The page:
Opinion: psychedelics have a role to play in treating mental illness

Psilocybin mushrooms, AKA magic mushrooms. Stock photo.

The potential role of psychedelics in addressing anxiety, depression and other forms of mental illness needs to be taken seriously by the medical profession, writes Sydney disability advocate Korey Gunnis.

Millions of Australians experience some form of mental illness, with many reverting to antidepressants for relief. Australians are among the world’s biggest consumers of antidepressants, which offer hope and some relief for many with chronic depression and anxiety.

Yet, for a considerable minority of people, conventional medications offer little or no relief. And the potential cost of treatment failure is high, including but not limited to unemployment, social isolation and suicide.

Psilocybin (derived from psilocybin mushrooms – commonly known as magic mushrooms) has emerged in recent overseas medical trials as a potentially effective treatment for major depression, and anxiety, including at end of life. 

Recent research in the UK and North America has found promising reductions in depression and anxiety symptoms following treatment with psilocybin, even at six month follow-ups

Another study – using MRI technology to measure brain mechanisms following psilocybin treatment for treatment-resistant depression – found changes in functional connectivity and resting-state brain blood flow, such as decreased blood flow, which has significant correlations with decreases in depressive mood. 

Unlike antidepressants, which can come with an array of unwanted side effects, such as weight gain, fatigue and nervousness, there is evidence from some studies that psilocybin and MDMA have minimal or no serious side-effects when used clinically for treatment of depression or PTSD. 

People using psilocybin or MDMA under clinical supervision for mental health treatment have often reported significant benefits, with long term alleviation of symptoms, a greater connection to themselves or the community, and a greater sense of meaning in their lives. 

In the USA, some steps have occurred towards lifting restrictions for people using psilocybin medically for depression. Indeed, the US Food and Drug Administration (FDA) has designated psilocybin-assisted psychotherapy as a Breakthrough Therapy in the treatment of depression, expediting its development towards a prescription-based medication. 

The FDA’s move regarding psilocybin as a Breakthrough Therapy permits some further research of its use for treatment of depression, facilitating an 80-person study using a single, one-time dose of psilocybin for people with depression.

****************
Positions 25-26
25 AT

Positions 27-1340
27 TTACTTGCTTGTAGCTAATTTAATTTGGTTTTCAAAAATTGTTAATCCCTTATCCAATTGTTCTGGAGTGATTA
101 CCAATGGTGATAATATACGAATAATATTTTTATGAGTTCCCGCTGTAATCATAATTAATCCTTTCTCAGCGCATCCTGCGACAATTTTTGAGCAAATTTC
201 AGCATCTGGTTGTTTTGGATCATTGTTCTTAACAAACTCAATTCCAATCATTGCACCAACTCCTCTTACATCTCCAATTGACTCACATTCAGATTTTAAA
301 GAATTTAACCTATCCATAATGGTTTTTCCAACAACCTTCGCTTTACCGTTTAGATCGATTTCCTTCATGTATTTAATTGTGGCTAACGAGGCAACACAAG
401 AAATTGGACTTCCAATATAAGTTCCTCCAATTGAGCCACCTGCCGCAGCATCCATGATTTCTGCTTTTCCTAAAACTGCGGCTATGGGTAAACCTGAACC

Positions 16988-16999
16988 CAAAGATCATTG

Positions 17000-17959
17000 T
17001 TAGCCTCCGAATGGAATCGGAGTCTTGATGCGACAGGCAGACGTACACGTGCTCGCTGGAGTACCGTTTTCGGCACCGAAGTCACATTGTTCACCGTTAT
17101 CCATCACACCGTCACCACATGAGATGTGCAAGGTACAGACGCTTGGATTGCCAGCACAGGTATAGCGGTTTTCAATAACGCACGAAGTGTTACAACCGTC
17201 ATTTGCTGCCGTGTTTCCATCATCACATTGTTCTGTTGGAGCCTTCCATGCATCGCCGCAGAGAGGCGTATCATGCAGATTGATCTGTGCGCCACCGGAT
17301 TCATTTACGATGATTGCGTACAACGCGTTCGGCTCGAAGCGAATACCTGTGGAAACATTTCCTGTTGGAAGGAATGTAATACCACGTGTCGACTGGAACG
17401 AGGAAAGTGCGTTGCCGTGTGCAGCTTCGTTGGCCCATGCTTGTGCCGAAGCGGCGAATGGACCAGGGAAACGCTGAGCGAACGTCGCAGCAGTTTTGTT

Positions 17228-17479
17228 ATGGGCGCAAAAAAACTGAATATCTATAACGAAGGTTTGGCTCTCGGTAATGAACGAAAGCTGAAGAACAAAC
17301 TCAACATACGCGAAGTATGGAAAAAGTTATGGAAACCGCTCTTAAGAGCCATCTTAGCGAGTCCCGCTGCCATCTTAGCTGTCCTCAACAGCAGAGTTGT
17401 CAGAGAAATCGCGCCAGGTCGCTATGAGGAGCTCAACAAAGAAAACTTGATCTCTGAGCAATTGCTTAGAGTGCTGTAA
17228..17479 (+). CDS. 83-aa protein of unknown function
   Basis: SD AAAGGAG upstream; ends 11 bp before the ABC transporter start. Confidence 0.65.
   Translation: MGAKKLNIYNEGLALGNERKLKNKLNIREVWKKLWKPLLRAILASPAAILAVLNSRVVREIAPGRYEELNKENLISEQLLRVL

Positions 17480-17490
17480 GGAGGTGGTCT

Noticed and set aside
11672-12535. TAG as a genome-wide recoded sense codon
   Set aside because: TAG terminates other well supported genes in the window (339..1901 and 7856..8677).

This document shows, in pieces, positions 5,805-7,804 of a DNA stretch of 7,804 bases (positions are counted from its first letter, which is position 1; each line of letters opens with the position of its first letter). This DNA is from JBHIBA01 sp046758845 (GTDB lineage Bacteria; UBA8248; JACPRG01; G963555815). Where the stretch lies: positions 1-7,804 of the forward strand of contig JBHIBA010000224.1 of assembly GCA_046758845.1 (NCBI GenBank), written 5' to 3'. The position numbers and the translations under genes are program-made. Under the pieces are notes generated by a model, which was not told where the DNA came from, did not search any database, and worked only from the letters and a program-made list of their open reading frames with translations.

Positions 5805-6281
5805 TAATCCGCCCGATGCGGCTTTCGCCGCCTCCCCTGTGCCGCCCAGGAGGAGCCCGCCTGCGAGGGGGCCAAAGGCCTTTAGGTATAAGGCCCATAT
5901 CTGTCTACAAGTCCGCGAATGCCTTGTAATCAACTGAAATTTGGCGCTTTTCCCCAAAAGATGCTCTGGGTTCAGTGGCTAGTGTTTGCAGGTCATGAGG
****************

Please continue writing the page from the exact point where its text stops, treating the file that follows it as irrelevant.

In countries like the Netherlands, Austria, Jamaica and Italy – and the US jurisdictions of Denver and Oakland – the use of psilocybin has been decriminalised. 

In Australia, moves are underway by the Therapeutic Goods Administration (TGA) to investigate the use of psilocybin for depression, and MDMA for the treatment of PTSD. 

Advocates like Tania de Jong AM of Mind Medicine Australia are calling for psychedelics such as psilocybin to be rescheduled, so they can be used alongside psychotherapy for the treatment of depression and PTSD. 

De Jong was greatly inspired by a 2015 article called ‘The Trip Treatment’ published in The New Yorker about television news director Patrick Mettes, who was being treated for cancer of the bile ducts, and was greatly assisted by psilocybin therapy in the end of life process.

Psilocybin is a naturally occurring serotonin receptor found commonly in magic mushrooms, and MDMA is a chemical often associated with the party drug ecstasy. Both have been much maligned in the community and are considered illegal. 

In the 1970s, psilocybin was made illegal in the US under the conservative Nixon administration, whose decision was largely a response to the counter-culture revolution of student antiwar demonstrations, drugs, sex and rock n’ roll. Many other countries followed suit.

Medical science offers new opportunities to test and gauge potential new and novel treatments for an array of conditions that are yet to have holistic, fully treatable outcomes. 

Just as medical cannabis has recently shown great promise for the treatment of chronic pain and epilepsy, psilocybin and MDMA could also do wonders for conditions of the mind. 

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